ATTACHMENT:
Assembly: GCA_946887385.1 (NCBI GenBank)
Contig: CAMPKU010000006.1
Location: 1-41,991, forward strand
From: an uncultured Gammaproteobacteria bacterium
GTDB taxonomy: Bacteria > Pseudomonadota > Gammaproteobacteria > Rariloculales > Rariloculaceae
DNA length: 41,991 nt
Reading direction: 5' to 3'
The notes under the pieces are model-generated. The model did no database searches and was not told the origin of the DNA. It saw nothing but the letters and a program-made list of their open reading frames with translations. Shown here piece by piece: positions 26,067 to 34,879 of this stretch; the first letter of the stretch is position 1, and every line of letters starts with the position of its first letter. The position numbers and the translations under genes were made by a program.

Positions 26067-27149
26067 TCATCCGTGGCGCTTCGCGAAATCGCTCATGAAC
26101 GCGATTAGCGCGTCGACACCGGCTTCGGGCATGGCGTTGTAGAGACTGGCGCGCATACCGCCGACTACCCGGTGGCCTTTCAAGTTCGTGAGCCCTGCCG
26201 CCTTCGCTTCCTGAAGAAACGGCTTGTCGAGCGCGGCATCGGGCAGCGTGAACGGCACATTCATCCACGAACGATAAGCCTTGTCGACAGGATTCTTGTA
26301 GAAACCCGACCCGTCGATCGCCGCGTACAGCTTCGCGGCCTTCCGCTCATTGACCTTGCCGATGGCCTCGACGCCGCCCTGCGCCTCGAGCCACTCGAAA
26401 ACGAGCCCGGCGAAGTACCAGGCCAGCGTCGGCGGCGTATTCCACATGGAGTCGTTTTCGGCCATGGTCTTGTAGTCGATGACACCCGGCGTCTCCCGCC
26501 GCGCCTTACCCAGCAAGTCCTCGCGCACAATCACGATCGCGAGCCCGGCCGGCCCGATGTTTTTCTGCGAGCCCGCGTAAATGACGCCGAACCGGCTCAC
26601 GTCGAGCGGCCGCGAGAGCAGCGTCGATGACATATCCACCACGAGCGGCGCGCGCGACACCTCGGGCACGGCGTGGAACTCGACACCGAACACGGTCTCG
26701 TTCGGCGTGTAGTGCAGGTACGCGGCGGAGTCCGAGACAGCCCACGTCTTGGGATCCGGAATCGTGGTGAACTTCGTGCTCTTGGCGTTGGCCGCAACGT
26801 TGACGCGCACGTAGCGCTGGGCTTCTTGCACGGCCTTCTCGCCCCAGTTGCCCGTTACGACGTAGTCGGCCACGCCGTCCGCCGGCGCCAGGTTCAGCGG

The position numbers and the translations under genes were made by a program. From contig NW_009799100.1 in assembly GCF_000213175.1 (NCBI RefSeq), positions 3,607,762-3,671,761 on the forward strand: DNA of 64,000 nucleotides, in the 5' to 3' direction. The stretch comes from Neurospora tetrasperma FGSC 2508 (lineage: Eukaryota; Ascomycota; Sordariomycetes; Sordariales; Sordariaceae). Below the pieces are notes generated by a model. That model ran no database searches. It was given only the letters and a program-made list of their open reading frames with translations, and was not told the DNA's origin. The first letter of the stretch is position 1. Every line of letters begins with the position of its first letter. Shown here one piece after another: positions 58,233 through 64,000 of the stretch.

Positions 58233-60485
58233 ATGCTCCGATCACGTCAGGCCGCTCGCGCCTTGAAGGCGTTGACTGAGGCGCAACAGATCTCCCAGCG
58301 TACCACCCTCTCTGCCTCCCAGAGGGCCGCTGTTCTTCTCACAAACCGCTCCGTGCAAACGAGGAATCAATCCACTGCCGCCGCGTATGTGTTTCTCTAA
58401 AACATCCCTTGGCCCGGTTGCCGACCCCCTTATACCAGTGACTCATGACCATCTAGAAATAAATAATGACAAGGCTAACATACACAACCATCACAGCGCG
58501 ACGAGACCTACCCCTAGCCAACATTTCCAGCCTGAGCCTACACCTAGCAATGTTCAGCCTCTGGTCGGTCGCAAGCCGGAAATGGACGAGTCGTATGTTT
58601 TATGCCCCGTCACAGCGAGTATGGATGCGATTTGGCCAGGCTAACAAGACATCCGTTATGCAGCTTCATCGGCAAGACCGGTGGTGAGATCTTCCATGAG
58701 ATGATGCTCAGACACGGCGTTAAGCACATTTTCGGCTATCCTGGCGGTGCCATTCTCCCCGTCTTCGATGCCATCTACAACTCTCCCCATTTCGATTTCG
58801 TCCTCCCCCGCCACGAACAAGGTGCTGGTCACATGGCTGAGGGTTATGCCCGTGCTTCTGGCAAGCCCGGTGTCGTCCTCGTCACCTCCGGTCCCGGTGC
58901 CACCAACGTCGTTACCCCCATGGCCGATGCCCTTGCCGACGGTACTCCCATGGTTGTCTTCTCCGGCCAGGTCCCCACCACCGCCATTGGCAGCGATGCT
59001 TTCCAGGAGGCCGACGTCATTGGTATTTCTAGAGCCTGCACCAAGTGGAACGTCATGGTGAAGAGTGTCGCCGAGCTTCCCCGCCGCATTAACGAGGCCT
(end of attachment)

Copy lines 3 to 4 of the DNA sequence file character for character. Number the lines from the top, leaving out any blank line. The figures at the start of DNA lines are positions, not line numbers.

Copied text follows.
Location: 1-41,991, forward strand
From: an uncultured Gammaproteobacteria bacterium